Meet Young Catholic Influencers from 50 African Countries Evangelizing Digital Peripheries

A section of the members of the Synod Digital Youth Faith Influencers (ASDYFI). This is group of over 200 young people drawn from 50 African countries seeking to evangelize their peers on social media platforms. Credit: ASDYFI

Sergent Gomez yearns to see his parish grow. The member of Blessed Sacrament parish of the Catholic Diocese of Banjul in the Gambia laments about the lack of vitality in the Catholic Church in the West African country owing to the absence of new “faces” among young people participating in church activities.

“I have always seen the same faces in the Church where I go. Our numbers are not growing. And young people no longer come to the Church,” Sergent tells ACI Africa.

At slightly over 95 percent, Islam is the majoritarian religion in the Gambia and Christianity accounts for 4 percent of the total population in the country. Even though a majority of the Christian population are Catholics (2 percent), this number is facing a plunge as young people shun the Church.

This is what prompted Sergent to start moving across the various parishes of the Diocese of Banjul, seeking the blessing of Church leaders to bring as many young people as possible back to the Church.

“I am looking for 10 young Catholics to start with. I already have two that I am journeying with together with hundreds of other young people from across the continent who are trying to evangelize their peers using social media,” he says in the Monday, June 26 interview.


Sergent is one of the African Synod Digital Youth Faith Influencers (ASDYFI), a group of over 200 young people drawn from 50 African countries.

The digital faith influencers are young. And they have the burning desire to evangelize their fellow youth who have resigned themselves to the comfort of the digital peripheries.

In Uganda, Davis Ampereza who also belongs to the continental group of digital influencers understands the urgency of bringing his peers back to the faith, noting that the Catholic Church, in particular, is facing a serious threat from the country’s Pentecostal churches.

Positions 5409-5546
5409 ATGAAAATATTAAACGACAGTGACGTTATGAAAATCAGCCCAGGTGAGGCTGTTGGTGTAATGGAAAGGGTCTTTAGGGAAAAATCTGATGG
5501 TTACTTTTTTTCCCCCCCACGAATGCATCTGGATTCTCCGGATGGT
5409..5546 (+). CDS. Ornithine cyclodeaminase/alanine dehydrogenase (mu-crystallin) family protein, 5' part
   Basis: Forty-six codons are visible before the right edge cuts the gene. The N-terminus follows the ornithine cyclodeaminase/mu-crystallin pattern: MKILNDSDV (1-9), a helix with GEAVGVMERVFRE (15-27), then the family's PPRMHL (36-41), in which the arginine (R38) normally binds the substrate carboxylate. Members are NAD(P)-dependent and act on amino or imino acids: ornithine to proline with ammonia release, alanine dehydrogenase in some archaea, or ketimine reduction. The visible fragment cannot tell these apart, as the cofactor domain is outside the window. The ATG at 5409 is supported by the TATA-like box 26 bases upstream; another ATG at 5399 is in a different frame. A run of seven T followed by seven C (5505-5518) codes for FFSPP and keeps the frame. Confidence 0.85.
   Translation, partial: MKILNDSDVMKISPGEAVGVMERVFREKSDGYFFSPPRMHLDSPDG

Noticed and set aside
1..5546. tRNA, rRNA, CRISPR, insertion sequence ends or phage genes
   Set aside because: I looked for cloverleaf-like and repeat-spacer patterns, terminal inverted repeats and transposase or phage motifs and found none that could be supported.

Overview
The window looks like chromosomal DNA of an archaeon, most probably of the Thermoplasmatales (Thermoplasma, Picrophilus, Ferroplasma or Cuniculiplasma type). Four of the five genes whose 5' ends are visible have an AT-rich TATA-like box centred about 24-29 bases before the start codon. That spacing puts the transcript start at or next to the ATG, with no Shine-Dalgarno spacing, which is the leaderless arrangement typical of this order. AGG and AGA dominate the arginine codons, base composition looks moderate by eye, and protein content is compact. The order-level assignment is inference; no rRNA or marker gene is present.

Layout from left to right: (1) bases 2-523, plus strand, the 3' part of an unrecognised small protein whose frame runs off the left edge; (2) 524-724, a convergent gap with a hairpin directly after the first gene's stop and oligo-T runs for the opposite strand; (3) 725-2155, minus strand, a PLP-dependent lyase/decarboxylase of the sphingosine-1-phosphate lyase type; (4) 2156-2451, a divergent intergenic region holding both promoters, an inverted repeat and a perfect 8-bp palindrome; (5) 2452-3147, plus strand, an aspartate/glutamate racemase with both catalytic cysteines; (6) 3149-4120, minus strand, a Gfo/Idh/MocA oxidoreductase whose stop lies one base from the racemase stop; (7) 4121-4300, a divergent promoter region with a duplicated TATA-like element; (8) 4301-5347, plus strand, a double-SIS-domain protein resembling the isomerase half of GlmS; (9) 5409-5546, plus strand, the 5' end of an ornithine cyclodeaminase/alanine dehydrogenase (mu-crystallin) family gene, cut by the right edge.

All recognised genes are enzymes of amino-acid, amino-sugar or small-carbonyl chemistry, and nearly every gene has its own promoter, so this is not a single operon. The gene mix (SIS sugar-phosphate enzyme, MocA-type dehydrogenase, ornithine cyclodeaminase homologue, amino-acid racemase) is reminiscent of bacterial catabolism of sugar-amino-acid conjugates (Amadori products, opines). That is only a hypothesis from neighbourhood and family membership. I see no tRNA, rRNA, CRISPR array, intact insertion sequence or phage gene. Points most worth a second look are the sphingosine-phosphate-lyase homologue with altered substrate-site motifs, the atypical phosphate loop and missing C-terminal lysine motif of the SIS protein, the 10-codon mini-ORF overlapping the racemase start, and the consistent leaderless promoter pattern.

Ampereza tells ACI Africa that other Christian denominations have made it a habit “to recruit” new members directly from the Catholic Church. “They come to the Church to get young people. The next thing you hear is that they are attending crusades in other churches and they never come back,” he says in the Tuesday, June 27 interview with ACI Africa.

With the ASDYFI, Ampereza has seen the opportunity to evangelize the youths who have been described as “the Church on the digital periphery”.

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“I am very active on social media. I have many platforms including Instagram, TikTok, Twitter, and Facebook where I used to post content about my professional life as a Human Resources practitioner. But lately, I have realized how fulfilling it is to share more about my Catholic faith on these platforms,” he says.

ASDYFI is pegged on the Holy Father’s message during the 2019 World Youth Day, when he challenged the young people to be “influencers” following the example of the Virgin Mary whose “Yes” transformed the world.

Pope Francis described Mary as the most influential woman in history by trusting “in the love and promises of God, the only force capable of making all things new.”

“Are you willing to be an influencer like Mary, who dared to say, 'Let it be done'?” the Holy Father asked the young people, and added, “Only love makes us more human and fulfilled; everything else is a pleasant but useless placebo.”

In his attempt to describe the digital peripheries, Fr. Pascal Mwakio, ASDYFI social media coordinator says, “Behind these digital platforms are real people, the majority of whom are young people. You may not find them in the physical world but they exist in these peripheries.”


Most of those in the digital peripheries stopped going to church but can still access content online to fill their spiritual needs, the Kenyan member of the Clergy of the Archdiocese of Mombasa tells ACI Africa.

Fr. Pascal says that ASDYFI is the fruit of the Synodal conversation that young people in Africa had with Pope Francis in November last year.

He says that the initiative brings on board young people who may have missed out on the conversations on the Synod on Synodality.